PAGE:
She gave up on Miller Field after the first meeting, but even at the Hylan Boulevard Center in Dongan Hills, where a sign proclaims interpretative services are available, they simply offered her a computer and told her to make a video call. “I asked them, ‘Where is the interpreter?’ They said, ‘We have these things to use.’ I said, ‘What do you mean?’ They said, ‘Equipment.’ I need a live interpreter, not a piece of equipment.”
She tried to use the video-relay equipment provided, which took 45 minutes to set up, only to be told by an operator that it was for outside calls, not individual meetings. “I lost an hour of time and I only had a five-minute question,” said Ms. Lazorisak. After that frustrating experience, she didn’t return until Ms. Imsho could clear space on her schedule and accompany her friend.
“It’s very emotional. There’s a lot of information. You have to take your own notes. It’s not something you can do while turning to look at a video,” said Ms. Imsho.
The city’s response was hardly better, she said, amounting to mobile devices, which did not work well, or an Internet connection.
“We don’t see the use of the iPad or the use of the video-relay interpreter as the whole solution, but we see it as immediate access to effective communication,” said Marcie Roth, director of FEMA’s office of disability integration and coordination, who could not comment specifically about Ms. Lazorisak’s situation but explained that all recovery centers have computer-assisted technology to allow for conversations to be interpreted.
“We are committed to providing access to effective communication. With the large number of disaster recovery centers open at once, it would be virtually impossible to provide enough interpreters from the moment they opened to the moment they closed each and every day.”
Still, she said, it is possible to call ahead and make an appointment with an interpreter.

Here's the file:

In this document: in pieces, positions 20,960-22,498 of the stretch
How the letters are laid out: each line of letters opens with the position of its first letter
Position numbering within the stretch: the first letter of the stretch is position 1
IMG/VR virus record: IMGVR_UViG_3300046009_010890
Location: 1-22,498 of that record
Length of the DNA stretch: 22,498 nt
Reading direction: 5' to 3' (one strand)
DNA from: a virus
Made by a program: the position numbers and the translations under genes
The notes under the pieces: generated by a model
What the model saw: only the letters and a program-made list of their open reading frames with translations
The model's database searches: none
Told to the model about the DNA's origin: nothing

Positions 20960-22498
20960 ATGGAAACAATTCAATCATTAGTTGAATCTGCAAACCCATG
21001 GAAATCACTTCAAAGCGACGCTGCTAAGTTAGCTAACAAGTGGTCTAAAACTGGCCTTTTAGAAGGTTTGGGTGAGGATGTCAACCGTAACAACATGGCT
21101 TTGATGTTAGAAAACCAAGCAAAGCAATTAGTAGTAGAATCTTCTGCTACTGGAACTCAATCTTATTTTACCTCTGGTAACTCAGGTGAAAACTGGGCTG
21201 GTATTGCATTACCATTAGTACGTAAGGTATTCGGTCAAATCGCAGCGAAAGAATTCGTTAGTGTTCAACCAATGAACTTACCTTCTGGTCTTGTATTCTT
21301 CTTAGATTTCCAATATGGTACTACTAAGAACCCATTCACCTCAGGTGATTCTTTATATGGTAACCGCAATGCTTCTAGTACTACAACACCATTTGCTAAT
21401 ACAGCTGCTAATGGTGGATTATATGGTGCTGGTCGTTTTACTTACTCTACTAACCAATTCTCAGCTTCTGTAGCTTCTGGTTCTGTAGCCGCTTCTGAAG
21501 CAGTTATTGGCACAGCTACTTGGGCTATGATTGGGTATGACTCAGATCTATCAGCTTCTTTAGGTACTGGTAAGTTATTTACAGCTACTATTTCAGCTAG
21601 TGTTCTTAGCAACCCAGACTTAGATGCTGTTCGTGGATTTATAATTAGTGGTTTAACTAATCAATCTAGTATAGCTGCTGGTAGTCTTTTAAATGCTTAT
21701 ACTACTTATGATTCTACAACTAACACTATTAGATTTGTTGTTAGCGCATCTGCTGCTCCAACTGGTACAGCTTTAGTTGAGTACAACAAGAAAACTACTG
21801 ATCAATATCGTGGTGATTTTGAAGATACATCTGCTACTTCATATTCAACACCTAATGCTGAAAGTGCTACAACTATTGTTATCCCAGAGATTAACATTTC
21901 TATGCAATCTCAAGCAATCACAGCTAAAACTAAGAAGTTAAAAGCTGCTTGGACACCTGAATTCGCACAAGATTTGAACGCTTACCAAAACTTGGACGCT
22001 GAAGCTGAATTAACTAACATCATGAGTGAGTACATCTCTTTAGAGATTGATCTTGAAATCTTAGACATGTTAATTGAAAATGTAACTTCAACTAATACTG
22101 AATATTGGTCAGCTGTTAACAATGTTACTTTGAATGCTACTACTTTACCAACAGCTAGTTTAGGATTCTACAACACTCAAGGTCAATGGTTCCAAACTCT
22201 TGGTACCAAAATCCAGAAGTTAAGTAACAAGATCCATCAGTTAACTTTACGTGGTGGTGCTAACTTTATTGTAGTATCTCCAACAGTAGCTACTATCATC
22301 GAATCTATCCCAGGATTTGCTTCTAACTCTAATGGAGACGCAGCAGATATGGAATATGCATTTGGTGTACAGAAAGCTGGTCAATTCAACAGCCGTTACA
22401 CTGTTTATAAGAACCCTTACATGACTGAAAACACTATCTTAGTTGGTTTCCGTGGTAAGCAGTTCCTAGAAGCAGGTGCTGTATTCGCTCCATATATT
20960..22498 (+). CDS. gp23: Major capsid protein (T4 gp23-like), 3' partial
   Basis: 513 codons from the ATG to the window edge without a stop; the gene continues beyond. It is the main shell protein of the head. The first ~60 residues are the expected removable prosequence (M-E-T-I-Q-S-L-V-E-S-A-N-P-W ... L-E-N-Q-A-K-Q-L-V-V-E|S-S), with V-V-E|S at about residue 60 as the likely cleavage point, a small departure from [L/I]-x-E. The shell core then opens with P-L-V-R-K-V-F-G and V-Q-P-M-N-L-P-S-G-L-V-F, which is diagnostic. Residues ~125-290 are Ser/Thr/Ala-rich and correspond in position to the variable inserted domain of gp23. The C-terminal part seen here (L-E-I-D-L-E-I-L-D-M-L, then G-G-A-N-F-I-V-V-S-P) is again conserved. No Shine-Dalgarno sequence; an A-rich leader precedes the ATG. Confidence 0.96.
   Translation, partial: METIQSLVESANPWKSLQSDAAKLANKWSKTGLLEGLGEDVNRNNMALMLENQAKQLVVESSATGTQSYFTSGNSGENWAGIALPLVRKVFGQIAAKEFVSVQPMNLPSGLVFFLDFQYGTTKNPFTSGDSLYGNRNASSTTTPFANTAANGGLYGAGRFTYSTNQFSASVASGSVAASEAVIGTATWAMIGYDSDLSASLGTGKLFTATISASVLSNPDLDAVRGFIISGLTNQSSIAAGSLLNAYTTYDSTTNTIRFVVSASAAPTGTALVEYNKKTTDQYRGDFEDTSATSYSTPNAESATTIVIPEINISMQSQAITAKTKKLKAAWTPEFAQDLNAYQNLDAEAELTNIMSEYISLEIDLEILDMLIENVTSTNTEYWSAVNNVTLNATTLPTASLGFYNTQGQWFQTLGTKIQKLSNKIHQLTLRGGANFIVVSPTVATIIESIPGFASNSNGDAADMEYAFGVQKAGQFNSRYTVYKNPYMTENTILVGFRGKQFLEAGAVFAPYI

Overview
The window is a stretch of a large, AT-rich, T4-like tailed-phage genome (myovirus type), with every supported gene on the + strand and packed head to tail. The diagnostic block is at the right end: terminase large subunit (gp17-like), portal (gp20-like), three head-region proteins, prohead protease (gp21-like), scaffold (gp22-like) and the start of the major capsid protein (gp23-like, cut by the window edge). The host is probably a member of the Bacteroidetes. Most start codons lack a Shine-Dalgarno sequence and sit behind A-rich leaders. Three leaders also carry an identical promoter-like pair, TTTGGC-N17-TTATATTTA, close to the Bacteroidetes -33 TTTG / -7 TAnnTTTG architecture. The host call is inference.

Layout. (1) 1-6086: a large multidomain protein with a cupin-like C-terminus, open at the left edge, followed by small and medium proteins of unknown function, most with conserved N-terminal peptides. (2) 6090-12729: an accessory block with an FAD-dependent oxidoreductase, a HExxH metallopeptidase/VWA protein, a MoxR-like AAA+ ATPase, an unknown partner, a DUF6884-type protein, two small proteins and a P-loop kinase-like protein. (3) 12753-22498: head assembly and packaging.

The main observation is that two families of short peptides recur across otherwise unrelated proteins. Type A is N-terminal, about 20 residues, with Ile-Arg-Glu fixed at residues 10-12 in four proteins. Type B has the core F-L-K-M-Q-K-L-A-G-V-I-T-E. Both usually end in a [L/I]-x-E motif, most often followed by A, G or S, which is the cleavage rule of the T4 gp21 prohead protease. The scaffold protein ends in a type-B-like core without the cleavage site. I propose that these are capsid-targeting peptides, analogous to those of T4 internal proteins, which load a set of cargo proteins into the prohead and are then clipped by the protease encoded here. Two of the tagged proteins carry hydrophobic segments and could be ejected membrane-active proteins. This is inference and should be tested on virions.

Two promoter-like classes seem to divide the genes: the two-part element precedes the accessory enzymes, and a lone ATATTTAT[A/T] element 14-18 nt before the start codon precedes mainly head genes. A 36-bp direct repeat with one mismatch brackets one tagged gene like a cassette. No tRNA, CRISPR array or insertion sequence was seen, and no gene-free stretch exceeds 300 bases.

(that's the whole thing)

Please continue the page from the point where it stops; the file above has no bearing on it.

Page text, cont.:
Not so, according to Ms. Lazorisak and Ms. Imsho, who detailed how they pleaded with officials simply to provide appointments with interpeters.
Similarly, calls placed to local elected officials days in advance of public meetings to request a sign language interpreter were simply ignored, said Ms. Imsho.
According to FEMA, the agency will supply an interpreter, even if the meeting isn’t their own, if they receive a request in advance.
Although Ms. Roth could not offer a tally of the number of interpreters on call in the New York area, she said there is a staff. At a public municipal meeting on Long Island this week, FEMA provided interpreters, she noted; she promised to follow up with Ms. Lazorisak to explore the disconnect.
Meanwhile, the city sent a statement, reading in part:
“The city strives to meet the needs of the deaf and hard-of-hearing community. For example, as you recall, there were ASL interpreters at the mayor’s daily Hurricane Sandy briefings during the height of the storm. Furthermore, the city’s recovery centers have been instructed to provide this community with reasonable accommodation consistent with the ADA. This accommodation includes making arrangements for an on-site ASL interpreter, writing down instructions, and employing other mechanisms when practicable.”
For now, Ms. Lazorisak is looking forward to Monday’s multi-agency meeting and another, on Dec. 19, with attorneys, sponsored by state Sen. Andrew Lanza.
“We have asked them to provide services,” said Ms. Imsho, who was told they couldn’t help and she should do the interpretation, pro bono.
But she herself has to teach that night at St. John’s University, and cannot be there. “Of course I would volunteer. I’ve volunteered many hours to help. But it’s against the law for them to expect it. It’s their duty to provide equal access to everybody.”